Friday the Thirteenth: What Can Possibly Go Wrong?

Actually, nothing. . . unless you want it to. It’s a day of spiritual feminine energy that men took over and turned into a day of ominous superstitions.

A bit of online research brings you information such as this:

“Before patriarchal times, Friday the 13th was considered the day of the Goddess. It was considered a day to honor the Divine Feminine that lives in us all and to honor the cycles of creation and death and rebirth.

“Friday the 13th was considered a very powerful day to manifest, honor creativity, and to celebrate beauty, wisdom, and nourishment of the soul.” – “The Spiritual Significance of Friday the 13th”

And this: “Friday is also named after Freya, the goddess, and is represented by Venus. Venus is the epitome of feminine energy. Her energy joins us as we approach the weekend to remind us that it is important to rest, relax and play.” – “Friday 13th – A Powerfully Feminine Energy Day”

And yet, most people appear to accept the fact that there’s something “wrong” with Friday the Thirteenth.” The darned movie strengthened people’s fears but didn’t cause them. The movie’s plot reads like the scary stories we used to tell around the campfire on Boy Scout camping trips. The movie, I think, is best viewed on a dark and stormy Friday the Thirteenth when, if the force is against you, the power will go off and you’ll hear the serial killer in the basement waking up from his/her nap.

Apparently, “13” as an unlucky number comes out of a Norse myth and continues on via the number of people at The Last Supper. We compound the nonsense by having no floor 13 in high-rise buildings, and similar “precautions.”  Wikipedia informs us that “According to the Stress Management Center and Phobia Institute in Asheville, North Carolina, an estimated 17–21 million people in the United States are affected by a fear of this day, making it the most feared day and date in history. Some people are so paralyzed by fear that they avoid their normal routines in doing business, taking flights or even getting out of bed.”

Those who know me (poor dears) know that I believe we create our own reality. So, if you don’t want anything “bad” to happen, then it won’t. Others who know me do not like my “number’s up theory,” which is that if your number isn’t up, nothing untimely will happen on the 13th. If it is up, well, you’re not safe in your own house.

I think that’s a bunch of hooey (more or less), though I stayed in my house today because on the 13th a lot of people drive drunk in hopes that zoning out will save them. Or maybe, somebody left the door open at the asylum.

I’d much rather celebrate this day for its pre-patriarchy meanings. I’m pretty sure my opinion isn’t influenced by the fact my granddaughter is named “Freya.”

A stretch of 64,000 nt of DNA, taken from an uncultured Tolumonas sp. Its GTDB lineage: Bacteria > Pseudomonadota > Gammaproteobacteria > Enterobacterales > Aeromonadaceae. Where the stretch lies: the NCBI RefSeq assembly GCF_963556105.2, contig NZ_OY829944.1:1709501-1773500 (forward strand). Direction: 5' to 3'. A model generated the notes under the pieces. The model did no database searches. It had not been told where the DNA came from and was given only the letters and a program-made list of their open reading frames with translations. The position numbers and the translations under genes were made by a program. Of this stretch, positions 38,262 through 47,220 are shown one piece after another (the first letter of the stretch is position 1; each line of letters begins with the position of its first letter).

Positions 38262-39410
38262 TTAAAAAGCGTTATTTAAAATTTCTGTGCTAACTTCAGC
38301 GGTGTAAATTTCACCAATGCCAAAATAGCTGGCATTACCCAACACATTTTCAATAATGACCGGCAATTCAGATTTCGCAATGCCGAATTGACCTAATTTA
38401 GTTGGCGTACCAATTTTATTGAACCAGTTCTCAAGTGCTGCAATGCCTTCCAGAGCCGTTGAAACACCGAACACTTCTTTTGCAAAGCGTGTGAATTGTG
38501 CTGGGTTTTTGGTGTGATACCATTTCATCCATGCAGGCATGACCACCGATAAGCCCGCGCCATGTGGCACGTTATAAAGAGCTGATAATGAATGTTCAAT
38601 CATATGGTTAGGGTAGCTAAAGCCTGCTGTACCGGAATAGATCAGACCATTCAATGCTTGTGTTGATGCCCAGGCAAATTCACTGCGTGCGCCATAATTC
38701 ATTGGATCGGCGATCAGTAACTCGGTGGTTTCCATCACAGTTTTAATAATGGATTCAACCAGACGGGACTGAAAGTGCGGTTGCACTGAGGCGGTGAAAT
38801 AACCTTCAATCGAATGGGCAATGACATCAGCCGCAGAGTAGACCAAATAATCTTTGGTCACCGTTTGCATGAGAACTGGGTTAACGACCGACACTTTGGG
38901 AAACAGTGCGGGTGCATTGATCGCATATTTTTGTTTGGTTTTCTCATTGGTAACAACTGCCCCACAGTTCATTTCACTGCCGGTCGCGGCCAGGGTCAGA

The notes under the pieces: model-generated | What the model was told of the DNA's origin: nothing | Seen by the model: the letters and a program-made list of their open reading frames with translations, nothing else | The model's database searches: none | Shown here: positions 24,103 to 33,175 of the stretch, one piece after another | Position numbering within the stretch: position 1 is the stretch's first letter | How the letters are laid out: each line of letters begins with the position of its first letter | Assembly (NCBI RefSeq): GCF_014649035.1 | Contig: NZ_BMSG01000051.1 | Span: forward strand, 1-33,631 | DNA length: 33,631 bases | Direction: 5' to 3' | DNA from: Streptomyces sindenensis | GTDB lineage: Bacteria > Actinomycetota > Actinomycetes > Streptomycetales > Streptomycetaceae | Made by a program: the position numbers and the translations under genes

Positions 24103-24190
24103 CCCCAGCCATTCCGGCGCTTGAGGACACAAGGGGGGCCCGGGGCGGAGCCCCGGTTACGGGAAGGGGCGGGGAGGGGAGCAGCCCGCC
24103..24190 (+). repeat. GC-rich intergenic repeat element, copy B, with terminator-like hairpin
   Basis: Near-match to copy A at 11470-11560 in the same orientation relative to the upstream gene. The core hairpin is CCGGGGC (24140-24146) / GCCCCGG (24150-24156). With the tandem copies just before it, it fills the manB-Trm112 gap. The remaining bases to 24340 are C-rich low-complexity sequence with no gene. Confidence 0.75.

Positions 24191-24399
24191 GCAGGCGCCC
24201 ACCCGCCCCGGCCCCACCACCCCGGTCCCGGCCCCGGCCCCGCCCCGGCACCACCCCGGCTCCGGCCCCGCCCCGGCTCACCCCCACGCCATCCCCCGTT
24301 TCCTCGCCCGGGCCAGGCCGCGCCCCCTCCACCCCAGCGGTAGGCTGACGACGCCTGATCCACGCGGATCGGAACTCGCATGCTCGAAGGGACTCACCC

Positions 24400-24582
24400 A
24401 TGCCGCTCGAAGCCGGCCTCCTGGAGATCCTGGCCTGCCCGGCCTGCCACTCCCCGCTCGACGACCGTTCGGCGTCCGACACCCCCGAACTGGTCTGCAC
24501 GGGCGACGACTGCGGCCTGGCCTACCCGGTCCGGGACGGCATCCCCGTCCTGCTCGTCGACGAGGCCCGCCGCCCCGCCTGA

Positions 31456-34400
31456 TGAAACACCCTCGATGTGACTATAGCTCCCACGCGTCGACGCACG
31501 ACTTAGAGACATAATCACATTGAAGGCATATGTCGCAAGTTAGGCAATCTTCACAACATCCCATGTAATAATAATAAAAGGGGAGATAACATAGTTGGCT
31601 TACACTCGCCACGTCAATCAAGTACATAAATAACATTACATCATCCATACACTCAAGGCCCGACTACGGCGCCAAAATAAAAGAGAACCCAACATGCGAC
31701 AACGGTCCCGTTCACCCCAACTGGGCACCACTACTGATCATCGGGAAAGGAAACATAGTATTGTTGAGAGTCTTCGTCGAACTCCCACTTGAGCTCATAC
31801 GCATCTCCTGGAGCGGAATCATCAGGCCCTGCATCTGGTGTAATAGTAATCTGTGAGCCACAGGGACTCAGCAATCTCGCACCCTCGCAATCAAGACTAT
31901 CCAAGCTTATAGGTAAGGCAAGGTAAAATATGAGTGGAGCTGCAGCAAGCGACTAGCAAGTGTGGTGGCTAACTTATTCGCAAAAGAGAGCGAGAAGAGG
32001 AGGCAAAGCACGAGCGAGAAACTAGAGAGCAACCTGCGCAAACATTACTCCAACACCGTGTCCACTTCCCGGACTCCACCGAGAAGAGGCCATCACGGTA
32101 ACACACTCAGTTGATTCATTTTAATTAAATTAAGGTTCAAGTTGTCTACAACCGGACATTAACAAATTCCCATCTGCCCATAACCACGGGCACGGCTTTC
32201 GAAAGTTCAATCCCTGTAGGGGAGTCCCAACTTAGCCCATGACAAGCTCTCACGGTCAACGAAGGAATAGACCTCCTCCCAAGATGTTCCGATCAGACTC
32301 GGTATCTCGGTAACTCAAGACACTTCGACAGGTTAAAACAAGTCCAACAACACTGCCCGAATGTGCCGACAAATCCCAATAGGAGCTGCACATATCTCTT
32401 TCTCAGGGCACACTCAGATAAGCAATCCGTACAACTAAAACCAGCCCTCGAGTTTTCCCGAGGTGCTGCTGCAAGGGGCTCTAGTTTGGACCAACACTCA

Malcolm R. Campbell is the author of the four books in the Florida Folk Magic Series that begins with “Conjure Woman’s Cat.”



Aligning oneself with change with the ‘I Ching’

I  no longer remember what led me to the Book of Changes known as the I Ching. Most likely it was something Carl Jung wrote. He was a friend of sinologist Richard Wilhelm (1873-1930) who brought to the western mind the first translation of the I Ching, a work that so impressed Jung that he wrote a forward to it. I believe it was first translated into English in 1951 and, of all the translations, some say it is still the best. 

According to Princeton University Press, “The I Ching, or Book of Changes, a common source for both Confucianist and Taoist philosophy, is one of the first efforts of the human mind to place itself within the universe. It has exerted a living influence in China for 3,000 years, and interest in it has been rapidly spreading in the West.”

The universe, we suspect, is always in a state of flux, sometimes favoring things we may consider doing and sometimes not. The I Ching when used as an oracle shows us whether or not conditions are right for our plans just as a weather report tells us whether today is a good day to put out to sea. Most sailors wouldn’t begin a sea voyage in a hurricane. Likewise, when considering conditions with the I Ching, those with a Taoist perspective wouldn’t begin a project on a day when doing so goes against the universal flow.

In his foreword to the Wilhem edition, Jung said, “For more than thirty years I have interested myself in this oracle technique, or method of exploring the unconscious, for it has seemed to me of uncommon significance. I was already fairly familiar with the I Ching when I first met Wilhelm in the early nineteen twenties; he confirmed for me then what I already knew, and taught me many things more.”

As an oracle, used for divination or for meditation, The I Ching is–so to speak–like a wise and all-knowing companion on one’s life’s journey. I probably started using the I Ching in high school and, basically, found that when I used it often, life just seemed to go more smoothly. I still have my original copy, though I’ve supplemented it with Rudolph Ritsema and Stephen Karcher’s I Ching: The Classic Chinese Oracle of Change [The First Complete Translation with Concordance].

The publisher’s description said, “We need the book when we stand at a crossroad of the soul.” I agree. The book’s answers to a flippant question are often like getting one’s hands slapped So, don’t ask it where you left your car keys or if you’re going to “get lucky” on your date tonight.

In this 1995 edition, the authors write, “The I Ching is a diviner’s manual or active sourcebook for what C. G. Jung called the archetypal forces. It organizes the play of these forces into images so that an individual reading becomes possible. . . These forces represent the flow of life and the experience of its meaning, its way or tao.”

Consistent use of the I Ching slowly changes an individual view of and approach to life. This benefit cannot be overstated.